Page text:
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College of Forest Resources and Environmental Science


Wood quality is predominantly determined by the amount and the composition of secondary cell walls (SCWs). Consequently, unraveling the molecular regulatory mechanisms governing SCW formation is of paramount importance for genetic engineering aimed at enhancing wood properties. Although SCW formation is known to be governed by a hierarchical gene regulatory network (HGRN), our understanding of how a HGRN operates and regulates the formation of heterogeneous SCWs for plant development and adaption to ever-changing environment remains limited. In this review, we examined the HGRNs governing SCW formation and highlighted the significant key differences between herbaceous Arabidopsis and woody plant poplar. We clarified many confusions in existing literatures regarding the HGRNs and their orthologous gene names and functions. Additionally, we revealed many network motifs including feed-forward loops, feed-back loops, and negative and positive autoregulation in the HGRNs. We also conducted a thorough review of post-transcriptional and post-translational aspects, protein–protein interactions, and epigenetic modifications of the HGRNs. Furthermore, we summarized how the HGRNs respond to environmental factors and cues, influencing SCW biosynthesis through regulatory cascades, including many regulatory chains, wiring regulations, and network motifs. Finally, we highlighted the future research directions for gaining a further understanding of molecular regulatory mechanisms underlying SCW formation.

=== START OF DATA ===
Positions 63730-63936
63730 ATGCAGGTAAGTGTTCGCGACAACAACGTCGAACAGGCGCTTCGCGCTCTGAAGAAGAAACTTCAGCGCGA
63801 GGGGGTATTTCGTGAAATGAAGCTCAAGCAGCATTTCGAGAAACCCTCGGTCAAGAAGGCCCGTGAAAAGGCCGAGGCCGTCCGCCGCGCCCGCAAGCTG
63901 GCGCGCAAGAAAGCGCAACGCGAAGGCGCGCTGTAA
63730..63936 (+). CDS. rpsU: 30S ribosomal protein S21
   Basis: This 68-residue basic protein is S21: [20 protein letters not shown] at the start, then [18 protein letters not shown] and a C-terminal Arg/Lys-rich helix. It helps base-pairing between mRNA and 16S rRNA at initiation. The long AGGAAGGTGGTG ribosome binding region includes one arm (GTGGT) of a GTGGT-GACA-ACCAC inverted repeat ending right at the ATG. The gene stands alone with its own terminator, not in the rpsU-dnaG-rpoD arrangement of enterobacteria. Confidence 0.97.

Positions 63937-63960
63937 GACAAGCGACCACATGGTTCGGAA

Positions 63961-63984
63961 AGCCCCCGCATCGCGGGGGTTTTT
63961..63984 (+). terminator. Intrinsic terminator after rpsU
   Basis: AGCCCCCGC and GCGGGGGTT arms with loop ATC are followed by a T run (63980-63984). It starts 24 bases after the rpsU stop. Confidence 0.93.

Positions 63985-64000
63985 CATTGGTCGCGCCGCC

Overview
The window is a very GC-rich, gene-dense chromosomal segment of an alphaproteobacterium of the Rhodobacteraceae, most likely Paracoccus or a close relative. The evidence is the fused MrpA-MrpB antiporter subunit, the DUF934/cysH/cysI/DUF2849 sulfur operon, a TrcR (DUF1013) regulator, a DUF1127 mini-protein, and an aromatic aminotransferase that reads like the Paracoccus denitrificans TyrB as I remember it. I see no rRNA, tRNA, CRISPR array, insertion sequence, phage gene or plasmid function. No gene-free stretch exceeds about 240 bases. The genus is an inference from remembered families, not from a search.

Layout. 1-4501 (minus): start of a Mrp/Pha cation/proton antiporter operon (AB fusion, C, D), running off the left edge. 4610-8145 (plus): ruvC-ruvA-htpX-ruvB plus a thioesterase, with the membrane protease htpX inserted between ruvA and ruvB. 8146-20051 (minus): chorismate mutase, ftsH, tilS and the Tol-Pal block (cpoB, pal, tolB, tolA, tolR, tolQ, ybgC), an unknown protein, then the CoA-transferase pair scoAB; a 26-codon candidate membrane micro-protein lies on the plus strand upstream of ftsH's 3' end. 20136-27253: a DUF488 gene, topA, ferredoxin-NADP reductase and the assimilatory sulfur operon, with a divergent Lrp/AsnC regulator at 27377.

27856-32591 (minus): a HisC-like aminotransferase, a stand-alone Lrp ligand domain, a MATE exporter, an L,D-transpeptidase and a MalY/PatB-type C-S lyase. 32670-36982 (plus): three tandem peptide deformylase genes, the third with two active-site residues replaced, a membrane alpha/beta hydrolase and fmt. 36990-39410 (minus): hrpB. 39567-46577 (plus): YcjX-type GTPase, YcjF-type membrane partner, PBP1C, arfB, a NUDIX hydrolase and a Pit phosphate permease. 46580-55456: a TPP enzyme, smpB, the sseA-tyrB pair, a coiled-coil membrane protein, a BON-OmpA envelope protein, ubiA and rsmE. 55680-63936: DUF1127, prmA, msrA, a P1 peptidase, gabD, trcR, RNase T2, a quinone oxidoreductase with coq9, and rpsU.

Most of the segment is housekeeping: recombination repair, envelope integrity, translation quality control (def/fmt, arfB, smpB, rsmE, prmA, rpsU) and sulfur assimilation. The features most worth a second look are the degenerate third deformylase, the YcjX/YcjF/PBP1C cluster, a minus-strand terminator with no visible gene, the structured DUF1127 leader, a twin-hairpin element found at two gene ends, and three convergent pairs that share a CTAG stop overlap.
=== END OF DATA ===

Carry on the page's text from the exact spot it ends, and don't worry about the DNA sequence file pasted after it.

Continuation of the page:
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© The Author(s) 2024. Published by Oxford University Press on behalf of Nanjing Agricultural University. Publisher’s version of record:

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Horticulture Research

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Creative Commons Attribution 4.0 International License
This work is licensed under a Creative Commons Attribution 4.0 International License.


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